What writers can learn from Avatar

I saw Avatar over the weekend, and loved it. I’m naturally inclined to like James Cameron movies. I think he’s one of the best storytellers working today. Not the most innovative writer, but the best storyteller. It’s an important distinction.

A lot of talk around this movie centers around the special effects, especially in 3D. Yes, they’re amazing. Yes, the 3D is used subtly, almost never throwing things “at” the audience, and provides an additional solidity to the CGI that you’ve never seen before. You feel like like you’re there, on the moon Pandora with the characters. And as Chuck Wendig points out, the 3D and CGI compensate for each other’s weaknesses, making everything seem just, well, real.

But that’s not what I’m here to talk about today.

A lot of the reviews and even snide comments on Twitter about the film mention is that the story isn’t anything new. They misunderstand something fundamental about storytelling and assume that this means Cameron is just “mailing it in,” using new visual effects to dress up a tired story that we’ve all seen before.

They don’t understand that the very best stories, by definition, are stories we’ve all seen before. That the very reason why certain stories have been told over and over and over for thousands of years is that they work. They resonate with us, down to an unconscious level. Was the plot of Avatar predictable? Sure. It’s basically “Dances With Smurfs.” But think for a second. How many times have you seen a story about a broken soldier who finds first companionship, then purpose, in the company of his enemy? Dances With Wolves? Pocahontas? Enemy Mine? How far back can you go?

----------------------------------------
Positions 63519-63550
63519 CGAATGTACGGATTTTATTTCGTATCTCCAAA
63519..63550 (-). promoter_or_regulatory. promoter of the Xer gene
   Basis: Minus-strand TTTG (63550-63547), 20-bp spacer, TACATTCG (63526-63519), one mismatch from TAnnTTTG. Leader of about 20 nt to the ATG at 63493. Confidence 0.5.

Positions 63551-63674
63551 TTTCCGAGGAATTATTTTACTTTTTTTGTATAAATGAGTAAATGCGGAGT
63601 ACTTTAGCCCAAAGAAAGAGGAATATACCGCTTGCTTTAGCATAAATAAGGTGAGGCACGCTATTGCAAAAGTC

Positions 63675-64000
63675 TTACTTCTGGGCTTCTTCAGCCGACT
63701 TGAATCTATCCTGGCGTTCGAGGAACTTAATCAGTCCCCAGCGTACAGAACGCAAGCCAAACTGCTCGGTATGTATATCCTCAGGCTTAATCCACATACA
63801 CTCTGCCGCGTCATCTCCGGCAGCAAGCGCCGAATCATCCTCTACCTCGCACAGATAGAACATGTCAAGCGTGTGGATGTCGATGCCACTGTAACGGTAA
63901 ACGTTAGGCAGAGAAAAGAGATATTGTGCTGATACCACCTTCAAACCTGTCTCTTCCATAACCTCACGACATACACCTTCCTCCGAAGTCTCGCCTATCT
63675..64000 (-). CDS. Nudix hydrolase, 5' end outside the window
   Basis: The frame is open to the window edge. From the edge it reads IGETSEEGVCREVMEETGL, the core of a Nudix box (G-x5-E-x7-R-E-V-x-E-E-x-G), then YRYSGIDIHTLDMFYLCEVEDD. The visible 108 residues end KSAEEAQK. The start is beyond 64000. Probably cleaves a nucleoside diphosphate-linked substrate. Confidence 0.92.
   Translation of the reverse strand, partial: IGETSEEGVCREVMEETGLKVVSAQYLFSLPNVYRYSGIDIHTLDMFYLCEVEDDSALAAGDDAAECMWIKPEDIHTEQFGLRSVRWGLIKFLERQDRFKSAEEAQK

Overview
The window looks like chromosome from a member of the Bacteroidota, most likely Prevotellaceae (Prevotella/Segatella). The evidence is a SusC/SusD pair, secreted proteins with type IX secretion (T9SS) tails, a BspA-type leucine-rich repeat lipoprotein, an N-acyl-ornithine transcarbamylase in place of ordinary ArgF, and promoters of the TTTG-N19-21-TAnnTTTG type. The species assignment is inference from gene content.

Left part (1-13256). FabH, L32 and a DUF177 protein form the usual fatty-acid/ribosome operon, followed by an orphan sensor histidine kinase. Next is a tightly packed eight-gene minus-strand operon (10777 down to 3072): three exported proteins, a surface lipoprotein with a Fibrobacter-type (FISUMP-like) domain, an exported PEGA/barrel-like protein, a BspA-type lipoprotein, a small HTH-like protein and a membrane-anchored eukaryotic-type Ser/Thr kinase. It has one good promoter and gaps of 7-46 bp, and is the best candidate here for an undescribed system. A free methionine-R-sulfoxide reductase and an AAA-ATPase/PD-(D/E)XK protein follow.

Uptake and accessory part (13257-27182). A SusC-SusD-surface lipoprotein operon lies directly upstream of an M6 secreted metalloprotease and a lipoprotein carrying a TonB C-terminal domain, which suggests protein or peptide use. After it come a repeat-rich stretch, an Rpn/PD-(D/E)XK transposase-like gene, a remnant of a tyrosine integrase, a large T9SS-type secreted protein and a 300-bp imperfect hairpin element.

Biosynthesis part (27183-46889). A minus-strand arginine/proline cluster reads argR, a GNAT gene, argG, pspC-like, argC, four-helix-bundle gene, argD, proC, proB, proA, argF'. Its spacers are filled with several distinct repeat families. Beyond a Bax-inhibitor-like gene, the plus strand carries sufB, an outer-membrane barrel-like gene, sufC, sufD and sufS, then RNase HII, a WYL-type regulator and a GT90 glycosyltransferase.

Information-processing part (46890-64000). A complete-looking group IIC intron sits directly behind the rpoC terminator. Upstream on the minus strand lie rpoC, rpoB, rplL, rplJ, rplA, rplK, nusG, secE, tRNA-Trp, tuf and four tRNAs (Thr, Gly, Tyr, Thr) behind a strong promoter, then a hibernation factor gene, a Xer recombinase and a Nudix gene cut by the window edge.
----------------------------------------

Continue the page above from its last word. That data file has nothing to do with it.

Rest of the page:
If you really think about it, thousands of years. This story is one of the timeless tales you’ve heard before and will hear again. It comes from myth. Just like “coming of age”, or “the hero’s journey” or “pride goeth before a fall”, or any of the other fundamental structures hardwired into our primate brains. The story of Avatar was told around cooking fires in central Europe 10,000 years ago. The details change, but the story is eternal.

And that’s why the movie works. Because while the CGi gives you a sense of awe and wonder, and helps in the suspension of disbelief, it’s the story, and the characters of Jake, Neytiri, Gail and the rest that make you care. I was welling up several times during the film, a difficult thing when wearing essentially two pairs of Ray-Bans, and it wasn’t because of the CGI. It’s because I was caught up in the story, totally engaged and rooting for the characters.

Don’t mistake the simple for the inferior. All too often the best stories are those we know by heart.

4 thoughts on “What writers can learn from Avatar”

  1. Mistaking the simple for the inferior was the hubris of the Company Man and the One-Track Military Jarhead. Suppose Cameron was making a subtle meta-point? (Probably not but I find it amusing that there is that connection.)

  2. Nonsense- This story is a rip off of Alan Dean Foster's Midworld and
    Poul Anderson's 1957 short story "Call Me Joe", where a paralyzed man uses his mind to remotely control an alien body.

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